North Newton was born as a city after a fight with Newton over sanitary sewer, and it seems the sewage struggle has never really gone away.
However, there is an opportunity now — according to Newton city staff — to negotiate a way to create a new agreement, after North Newton found itself in a desperate situation during last week's flooding event.
According to North Newton City Manager John Torline, Hesston asked North Newton to stop pumping to Hesston, which they did. When that happened, gravity took over and sewage started draining to the Newton system. Torline called Newton City Manager Bob Myers.
“We learned about this as they were doing it,” said Bob Myers, city manager for the city of Newton.
Newton city staff was ready, having a meter ready and waiting to track how much was coming from North Newton.
Now, according to city staff, the two cities are negotiating what that event will cost — or if North Newton can and will start paying an annual fee for access to the Newton sewer system.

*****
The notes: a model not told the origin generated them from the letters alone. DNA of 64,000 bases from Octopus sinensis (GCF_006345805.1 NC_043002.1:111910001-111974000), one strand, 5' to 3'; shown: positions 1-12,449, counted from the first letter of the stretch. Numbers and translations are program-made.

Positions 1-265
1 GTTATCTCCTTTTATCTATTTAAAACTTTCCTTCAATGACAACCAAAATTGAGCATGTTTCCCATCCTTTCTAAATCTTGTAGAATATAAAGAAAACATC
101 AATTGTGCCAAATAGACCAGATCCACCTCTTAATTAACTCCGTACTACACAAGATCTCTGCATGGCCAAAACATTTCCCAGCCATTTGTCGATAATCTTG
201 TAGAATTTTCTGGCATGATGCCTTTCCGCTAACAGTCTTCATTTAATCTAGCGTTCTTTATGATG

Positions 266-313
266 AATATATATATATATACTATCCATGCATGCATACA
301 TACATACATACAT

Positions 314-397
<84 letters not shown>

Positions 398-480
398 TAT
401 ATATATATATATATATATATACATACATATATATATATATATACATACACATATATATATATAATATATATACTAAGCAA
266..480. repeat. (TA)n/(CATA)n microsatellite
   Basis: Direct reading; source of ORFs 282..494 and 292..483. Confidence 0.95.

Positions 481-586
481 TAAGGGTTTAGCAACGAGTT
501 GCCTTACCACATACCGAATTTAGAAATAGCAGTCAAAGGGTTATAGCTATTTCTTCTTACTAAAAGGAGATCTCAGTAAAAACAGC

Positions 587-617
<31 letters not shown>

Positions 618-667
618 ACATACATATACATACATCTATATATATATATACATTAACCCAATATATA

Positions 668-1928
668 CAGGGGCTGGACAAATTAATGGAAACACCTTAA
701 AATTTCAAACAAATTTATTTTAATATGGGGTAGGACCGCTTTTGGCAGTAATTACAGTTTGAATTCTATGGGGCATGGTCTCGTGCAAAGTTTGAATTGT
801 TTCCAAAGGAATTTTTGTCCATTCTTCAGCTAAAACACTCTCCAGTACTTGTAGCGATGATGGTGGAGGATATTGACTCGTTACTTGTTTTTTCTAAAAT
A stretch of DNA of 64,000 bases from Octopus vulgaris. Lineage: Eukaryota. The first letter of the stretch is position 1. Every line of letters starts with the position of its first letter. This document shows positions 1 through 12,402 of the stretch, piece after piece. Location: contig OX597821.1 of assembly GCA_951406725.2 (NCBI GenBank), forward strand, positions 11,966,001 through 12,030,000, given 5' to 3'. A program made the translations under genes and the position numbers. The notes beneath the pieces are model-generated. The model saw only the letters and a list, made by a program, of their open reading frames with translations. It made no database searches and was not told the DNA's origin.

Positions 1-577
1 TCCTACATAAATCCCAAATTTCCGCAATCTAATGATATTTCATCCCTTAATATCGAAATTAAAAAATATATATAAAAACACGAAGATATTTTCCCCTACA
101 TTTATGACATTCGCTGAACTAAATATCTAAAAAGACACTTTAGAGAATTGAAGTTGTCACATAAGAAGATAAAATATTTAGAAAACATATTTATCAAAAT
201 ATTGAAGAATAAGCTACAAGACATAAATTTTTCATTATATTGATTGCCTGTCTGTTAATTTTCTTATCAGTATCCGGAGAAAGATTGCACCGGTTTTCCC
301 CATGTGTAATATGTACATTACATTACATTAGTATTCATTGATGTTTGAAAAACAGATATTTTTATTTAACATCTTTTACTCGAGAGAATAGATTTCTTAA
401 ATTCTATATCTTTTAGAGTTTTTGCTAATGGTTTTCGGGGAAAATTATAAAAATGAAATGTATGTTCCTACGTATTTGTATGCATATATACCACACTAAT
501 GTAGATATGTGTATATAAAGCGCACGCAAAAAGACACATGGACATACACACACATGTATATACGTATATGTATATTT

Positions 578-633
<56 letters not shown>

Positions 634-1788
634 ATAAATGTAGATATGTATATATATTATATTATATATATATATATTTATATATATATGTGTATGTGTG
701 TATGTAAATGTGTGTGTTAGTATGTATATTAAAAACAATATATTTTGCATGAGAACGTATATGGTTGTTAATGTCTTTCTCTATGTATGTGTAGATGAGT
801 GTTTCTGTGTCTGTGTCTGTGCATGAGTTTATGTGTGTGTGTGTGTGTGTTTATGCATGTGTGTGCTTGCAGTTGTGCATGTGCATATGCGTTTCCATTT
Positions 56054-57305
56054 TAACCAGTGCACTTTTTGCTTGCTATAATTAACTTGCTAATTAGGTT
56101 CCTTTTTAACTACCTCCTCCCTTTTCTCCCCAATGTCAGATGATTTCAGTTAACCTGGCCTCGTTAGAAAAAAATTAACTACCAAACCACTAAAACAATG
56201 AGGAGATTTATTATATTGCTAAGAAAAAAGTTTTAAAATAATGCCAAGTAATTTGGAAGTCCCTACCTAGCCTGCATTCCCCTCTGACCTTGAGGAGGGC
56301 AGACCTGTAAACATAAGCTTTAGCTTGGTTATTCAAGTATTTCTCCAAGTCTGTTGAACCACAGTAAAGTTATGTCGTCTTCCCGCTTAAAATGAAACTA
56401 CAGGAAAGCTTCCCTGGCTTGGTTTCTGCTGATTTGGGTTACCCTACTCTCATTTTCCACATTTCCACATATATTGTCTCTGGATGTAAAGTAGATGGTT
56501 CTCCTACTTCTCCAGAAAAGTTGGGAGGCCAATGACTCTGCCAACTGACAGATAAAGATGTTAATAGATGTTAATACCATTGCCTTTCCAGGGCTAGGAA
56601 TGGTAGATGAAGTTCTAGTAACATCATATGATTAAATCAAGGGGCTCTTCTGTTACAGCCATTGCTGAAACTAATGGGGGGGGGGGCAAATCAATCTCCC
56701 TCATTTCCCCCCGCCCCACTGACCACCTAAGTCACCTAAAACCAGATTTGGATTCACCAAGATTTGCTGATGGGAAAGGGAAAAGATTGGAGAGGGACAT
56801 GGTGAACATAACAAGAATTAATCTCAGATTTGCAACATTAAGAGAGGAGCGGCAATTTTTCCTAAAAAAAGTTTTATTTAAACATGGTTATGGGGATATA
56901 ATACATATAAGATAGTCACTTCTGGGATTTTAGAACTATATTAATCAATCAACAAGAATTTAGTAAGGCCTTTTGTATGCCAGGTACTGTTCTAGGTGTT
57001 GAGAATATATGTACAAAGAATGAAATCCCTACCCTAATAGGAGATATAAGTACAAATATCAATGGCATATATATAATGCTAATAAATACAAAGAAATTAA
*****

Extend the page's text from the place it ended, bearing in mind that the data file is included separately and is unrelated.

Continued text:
“I am confident we can get an agreement,” Myers said.
In 2014, Newton agreed to accept an offer from $275,000, with the acknowledgment of $29,000 in payments, for unpaid sewer fees after a rate increase by the city of Newton. That represented the city of Newton accepting $103,000 less than they had billed.
Newton had not recalculated sewer fees for North Newton in two years, then hit North Newton with two rate increases at once.
North Newton then entered into a 2015 contract with Hesston for sewage treatment services and constructed a pipeline from North Newton to Hesston.
There is not a current contract between Newton and North Newton for sewer systems.